There’s a general opinion floating around out there that comedy is harder to tackle than drama, and it’s easy to give credence to that notion. Just think about it in everyday life – is it easier to make a group of people genuinely laugh than it is to just throw a self-righteous hissy fit that draws everybody’s attention to your duh-ramaaaaa? All you have to do is raise your voice and talk over people for the latter, but being truly witty is much harder to master. Timing, sensibility, word choice, delivery – it’s all a bag of tricks that it sometimes feels like magic. Thus, it stands to reason that if you’re talented enough to be funny on screen, you can find a way to pull off serious roles as well. Here’s a list of ten comedians who have proved their chops in notable dramatic roles.
1. Mo’Nique in “Precious”
It’s hard not to start with the recent and darkly powerful dramatic turn from Mo’Nique that one her the Academy Award for Best Supporting Actress. She was famous for stand-up, sitcom work and hosting “Showtime at the Apollo,” but there was no humor in her performance as the broken, nasty, paranoid Mary Lee Johnston, the abusive mother of the title character. The soul-crushing darkness of her sickness made us squirm in our seats, and she deserved every accolade she got for that performance.
2. Jim Carrey in “The Truman Show”
Carrey was one of those guys whose comedy characters from “In Living Color” and movies like “Ace Ventura: Pet Detective” were such crazily exaggerated caricatures that you couldn’t imagine him keeping the famous “rubber face” in place long enough to legitimately emote. But he proved the adage that it’s easier to get wild and crazy people to tone it down than it is to get more reserved folks to let it all hang out – although that’s not to say his performance as Truman Burbank, a man unknowingly raised on a reality television show who comes to realize his entire life has been a sham, was easy. See also: “Eternal Sunshine of the Spotless Mind,” because you should.
3. Bill Murray in “The Razor’s Edge”
Comic actors do find it important to prove before long that they do have dramatic chops, and that’s one thing Bill Murray has proven over and over. However, it started with this 1984 adaptation of Somerset Maugham’s novel about “one man’s search for himself.” While this film didn’t really find an appreciative audience, it marked a turning point in Murray’s career – and a final dramatic scene that weirdly echoes his famous “It just doesn’t matter” speech in “Meatballs.” Plus, this is the movie he got to make in exchange for starring in “Ghostbusters,” so without this, we wouldn’t have that.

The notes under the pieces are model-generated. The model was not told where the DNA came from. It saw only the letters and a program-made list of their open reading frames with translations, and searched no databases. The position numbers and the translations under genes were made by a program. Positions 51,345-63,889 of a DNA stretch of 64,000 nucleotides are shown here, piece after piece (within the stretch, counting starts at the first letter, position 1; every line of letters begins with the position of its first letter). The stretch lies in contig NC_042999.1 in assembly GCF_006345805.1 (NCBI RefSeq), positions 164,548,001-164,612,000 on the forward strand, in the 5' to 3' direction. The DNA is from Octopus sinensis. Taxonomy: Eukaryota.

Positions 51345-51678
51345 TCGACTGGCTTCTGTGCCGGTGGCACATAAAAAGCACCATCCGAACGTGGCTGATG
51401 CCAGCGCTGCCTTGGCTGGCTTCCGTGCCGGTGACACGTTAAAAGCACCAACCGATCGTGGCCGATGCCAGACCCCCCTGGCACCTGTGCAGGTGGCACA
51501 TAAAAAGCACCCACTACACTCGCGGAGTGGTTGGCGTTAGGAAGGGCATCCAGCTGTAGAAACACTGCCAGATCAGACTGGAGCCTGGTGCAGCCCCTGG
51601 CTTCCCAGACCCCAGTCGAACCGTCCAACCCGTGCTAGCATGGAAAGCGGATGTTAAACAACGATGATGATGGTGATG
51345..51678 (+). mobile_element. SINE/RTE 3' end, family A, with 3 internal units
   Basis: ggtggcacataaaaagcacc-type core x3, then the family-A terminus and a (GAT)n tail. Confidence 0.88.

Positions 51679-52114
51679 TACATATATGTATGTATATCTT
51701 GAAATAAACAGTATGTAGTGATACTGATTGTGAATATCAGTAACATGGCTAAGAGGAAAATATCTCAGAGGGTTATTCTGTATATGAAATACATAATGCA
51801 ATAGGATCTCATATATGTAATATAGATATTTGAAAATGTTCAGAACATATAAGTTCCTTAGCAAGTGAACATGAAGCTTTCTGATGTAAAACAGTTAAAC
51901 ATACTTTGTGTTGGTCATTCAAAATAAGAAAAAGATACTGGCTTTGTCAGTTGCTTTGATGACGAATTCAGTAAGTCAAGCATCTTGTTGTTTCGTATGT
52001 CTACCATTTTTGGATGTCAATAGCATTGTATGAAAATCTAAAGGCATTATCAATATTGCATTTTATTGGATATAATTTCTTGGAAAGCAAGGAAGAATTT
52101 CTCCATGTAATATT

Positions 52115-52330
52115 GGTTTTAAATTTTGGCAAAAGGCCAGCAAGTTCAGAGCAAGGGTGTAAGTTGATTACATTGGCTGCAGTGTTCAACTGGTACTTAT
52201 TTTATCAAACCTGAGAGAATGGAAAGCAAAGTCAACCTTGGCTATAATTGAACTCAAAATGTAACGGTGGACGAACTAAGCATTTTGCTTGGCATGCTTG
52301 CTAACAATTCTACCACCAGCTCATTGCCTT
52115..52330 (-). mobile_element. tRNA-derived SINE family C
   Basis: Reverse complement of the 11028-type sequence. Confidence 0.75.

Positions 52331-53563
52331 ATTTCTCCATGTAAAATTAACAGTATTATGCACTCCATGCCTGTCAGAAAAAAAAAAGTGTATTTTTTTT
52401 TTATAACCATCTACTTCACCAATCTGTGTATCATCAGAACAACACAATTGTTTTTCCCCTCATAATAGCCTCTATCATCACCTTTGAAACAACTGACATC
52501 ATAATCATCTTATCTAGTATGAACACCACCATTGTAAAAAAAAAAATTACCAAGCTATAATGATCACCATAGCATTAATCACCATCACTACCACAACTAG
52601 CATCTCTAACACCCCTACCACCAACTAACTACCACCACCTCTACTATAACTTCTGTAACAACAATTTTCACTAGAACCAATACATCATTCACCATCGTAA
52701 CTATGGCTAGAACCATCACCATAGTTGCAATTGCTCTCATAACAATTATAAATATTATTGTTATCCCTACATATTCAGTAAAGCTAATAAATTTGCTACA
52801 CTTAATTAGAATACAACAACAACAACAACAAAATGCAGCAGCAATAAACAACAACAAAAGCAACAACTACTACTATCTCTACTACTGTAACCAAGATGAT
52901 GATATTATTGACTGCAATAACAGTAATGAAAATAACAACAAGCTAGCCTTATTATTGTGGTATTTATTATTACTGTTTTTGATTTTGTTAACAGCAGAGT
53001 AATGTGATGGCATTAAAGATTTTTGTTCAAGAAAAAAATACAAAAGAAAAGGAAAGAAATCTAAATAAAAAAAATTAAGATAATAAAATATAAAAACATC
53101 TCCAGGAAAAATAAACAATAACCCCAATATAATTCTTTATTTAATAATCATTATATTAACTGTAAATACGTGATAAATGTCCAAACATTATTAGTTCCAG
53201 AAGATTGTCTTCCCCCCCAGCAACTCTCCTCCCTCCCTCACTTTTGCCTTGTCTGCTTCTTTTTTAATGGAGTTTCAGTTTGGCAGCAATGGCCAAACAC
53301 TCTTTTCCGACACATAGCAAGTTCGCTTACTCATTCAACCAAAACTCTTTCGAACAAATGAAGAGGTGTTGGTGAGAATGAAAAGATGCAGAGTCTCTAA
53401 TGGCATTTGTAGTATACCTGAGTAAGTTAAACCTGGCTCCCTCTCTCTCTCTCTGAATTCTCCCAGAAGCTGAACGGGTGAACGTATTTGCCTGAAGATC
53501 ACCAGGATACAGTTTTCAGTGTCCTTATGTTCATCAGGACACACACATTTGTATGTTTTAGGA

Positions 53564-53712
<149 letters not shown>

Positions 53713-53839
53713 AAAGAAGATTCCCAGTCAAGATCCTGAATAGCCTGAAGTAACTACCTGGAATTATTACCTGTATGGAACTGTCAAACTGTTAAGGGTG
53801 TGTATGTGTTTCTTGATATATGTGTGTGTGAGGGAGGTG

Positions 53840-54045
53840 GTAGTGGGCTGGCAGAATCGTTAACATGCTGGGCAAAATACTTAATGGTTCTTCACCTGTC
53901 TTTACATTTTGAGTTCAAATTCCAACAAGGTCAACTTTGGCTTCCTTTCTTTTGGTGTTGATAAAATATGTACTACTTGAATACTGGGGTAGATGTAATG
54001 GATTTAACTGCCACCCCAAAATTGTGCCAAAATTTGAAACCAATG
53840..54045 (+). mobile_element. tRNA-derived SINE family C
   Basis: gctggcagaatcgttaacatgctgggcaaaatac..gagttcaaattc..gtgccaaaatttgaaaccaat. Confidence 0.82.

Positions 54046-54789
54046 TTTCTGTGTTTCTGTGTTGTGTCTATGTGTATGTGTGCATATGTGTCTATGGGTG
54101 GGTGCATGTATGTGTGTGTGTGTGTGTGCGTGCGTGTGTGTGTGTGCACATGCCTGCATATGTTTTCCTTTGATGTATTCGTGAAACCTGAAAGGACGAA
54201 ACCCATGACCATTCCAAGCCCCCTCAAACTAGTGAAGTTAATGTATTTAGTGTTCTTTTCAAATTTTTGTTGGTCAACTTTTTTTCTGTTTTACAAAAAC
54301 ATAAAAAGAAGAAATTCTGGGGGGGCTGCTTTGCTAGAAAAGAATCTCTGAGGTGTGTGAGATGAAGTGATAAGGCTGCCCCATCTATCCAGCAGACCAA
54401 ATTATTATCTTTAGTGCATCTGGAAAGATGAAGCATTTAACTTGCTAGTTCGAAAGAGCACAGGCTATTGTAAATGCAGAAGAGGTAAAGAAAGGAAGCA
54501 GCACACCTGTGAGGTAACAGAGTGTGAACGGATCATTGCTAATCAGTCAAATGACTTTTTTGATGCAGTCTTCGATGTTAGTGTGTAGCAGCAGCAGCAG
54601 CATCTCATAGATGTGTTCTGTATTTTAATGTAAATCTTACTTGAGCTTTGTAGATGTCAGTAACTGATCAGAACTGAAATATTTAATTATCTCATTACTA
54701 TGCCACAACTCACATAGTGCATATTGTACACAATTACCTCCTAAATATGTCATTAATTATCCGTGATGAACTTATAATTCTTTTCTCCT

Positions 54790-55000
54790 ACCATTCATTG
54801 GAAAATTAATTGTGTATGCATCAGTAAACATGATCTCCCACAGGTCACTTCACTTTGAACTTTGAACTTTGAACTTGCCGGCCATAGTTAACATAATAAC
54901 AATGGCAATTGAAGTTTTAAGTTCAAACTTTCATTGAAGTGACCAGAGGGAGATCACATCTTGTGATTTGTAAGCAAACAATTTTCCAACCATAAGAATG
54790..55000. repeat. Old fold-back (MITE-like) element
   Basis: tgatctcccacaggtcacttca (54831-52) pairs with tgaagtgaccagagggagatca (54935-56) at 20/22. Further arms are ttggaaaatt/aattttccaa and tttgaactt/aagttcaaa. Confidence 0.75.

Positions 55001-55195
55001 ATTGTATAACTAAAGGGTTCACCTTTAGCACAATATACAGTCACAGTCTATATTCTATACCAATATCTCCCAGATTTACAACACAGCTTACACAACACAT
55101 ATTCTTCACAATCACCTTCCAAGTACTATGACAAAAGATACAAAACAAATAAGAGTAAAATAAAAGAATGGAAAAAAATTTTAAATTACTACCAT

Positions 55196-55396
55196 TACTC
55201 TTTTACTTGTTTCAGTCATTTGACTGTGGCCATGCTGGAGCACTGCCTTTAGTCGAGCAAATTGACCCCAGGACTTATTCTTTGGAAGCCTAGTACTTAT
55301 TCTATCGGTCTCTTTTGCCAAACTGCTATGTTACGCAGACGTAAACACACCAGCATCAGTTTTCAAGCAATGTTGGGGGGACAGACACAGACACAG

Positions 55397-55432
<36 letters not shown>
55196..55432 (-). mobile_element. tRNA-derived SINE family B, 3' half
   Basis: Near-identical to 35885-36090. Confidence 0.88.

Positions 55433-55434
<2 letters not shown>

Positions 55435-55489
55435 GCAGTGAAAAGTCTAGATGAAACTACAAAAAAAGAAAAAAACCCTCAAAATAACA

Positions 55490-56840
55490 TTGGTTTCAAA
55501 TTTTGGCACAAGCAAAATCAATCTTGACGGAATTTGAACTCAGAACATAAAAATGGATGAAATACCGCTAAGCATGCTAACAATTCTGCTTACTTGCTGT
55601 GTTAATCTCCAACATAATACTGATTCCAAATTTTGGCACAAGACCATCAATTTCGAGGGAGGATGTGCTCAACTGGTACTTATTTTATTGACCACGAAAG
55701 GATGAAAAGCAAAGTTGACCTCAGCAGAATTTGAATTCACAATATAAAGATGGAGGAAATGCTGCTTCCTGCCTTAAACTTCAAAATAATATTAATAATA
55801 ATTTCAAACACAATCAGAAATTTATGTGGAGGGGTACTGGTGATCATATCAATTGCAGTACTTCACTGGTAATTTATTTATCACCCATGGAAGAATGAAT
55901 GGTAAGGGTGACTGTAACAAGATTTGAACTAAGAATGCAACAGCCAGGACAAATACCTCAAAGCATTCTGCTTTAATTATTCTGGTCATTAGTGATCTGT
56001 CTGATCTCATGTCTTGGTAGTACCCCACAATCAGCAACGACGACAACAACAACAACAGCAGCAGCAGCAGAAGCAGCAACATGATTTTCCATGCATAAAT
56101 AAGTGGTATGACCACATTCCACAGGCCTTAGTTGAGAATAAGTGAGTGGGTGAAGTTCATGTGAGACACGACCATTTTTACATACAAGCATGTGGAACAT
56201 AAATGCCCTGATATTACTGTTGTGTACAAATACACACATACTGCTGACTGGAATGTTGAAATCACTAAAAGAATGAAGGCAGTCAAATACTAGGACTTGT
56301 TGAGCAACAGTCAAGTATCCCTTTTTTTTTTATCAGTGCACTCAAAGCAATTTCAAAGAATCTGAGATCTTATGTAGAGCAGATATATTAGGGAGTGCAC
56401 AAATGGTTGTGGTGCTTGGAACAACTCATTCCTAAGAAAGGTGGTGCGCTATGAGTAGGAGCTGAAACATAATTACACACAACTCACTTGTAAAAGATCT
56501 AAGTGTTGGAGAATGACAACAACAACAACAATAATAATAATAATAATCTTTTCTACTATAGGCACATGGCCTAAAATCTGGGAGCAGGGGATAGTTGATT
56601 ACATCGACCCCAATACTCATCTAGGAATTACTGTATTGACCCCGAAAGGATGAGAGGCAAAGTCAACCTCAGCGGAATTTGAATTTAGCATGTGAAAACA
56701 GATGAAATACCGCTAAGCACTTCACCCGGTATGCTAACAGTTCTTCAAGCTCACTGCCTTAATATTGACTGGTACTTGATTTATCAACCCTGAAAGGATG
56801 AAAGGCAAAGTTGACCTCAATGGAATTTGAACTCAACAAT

4. Patton Oswalt in “Big Fan”
Oswalt actually got some Oscar buzz for his supporting turn in the Jason Reitman/Diablo Cody film “Young Adult,” but his performance as the obsessive New York Giants fan who gets assaulted by his favorite player and has to suppress his own dignity for the sake of the team was a real testament to his talent. He transferred his real life dork passion into on-screen sports passion, showing just how similar devoted nerds in both arenas really are – complete with the single-mindedness and social ineptitude.
5. Mike Myers in “54”
Another comedian known for over-the-top characters like Austin Powers or… *shudder*… The Love Guru, Myers turned his talent for impersonation towards drama as well when playing Steve Rubell of the legendary Studio 54. The lead story in the mixed bag of a film is a love triangle between Ryan Phillippe, Salma Hayek and Breckin Meyer, but it was Myers proving he doesn’t have to be a silly gag machine which got the only positive attention when it was released, although a director’s cut of the film has gotten a much more favorable response – enough that it might qualify as a cult following.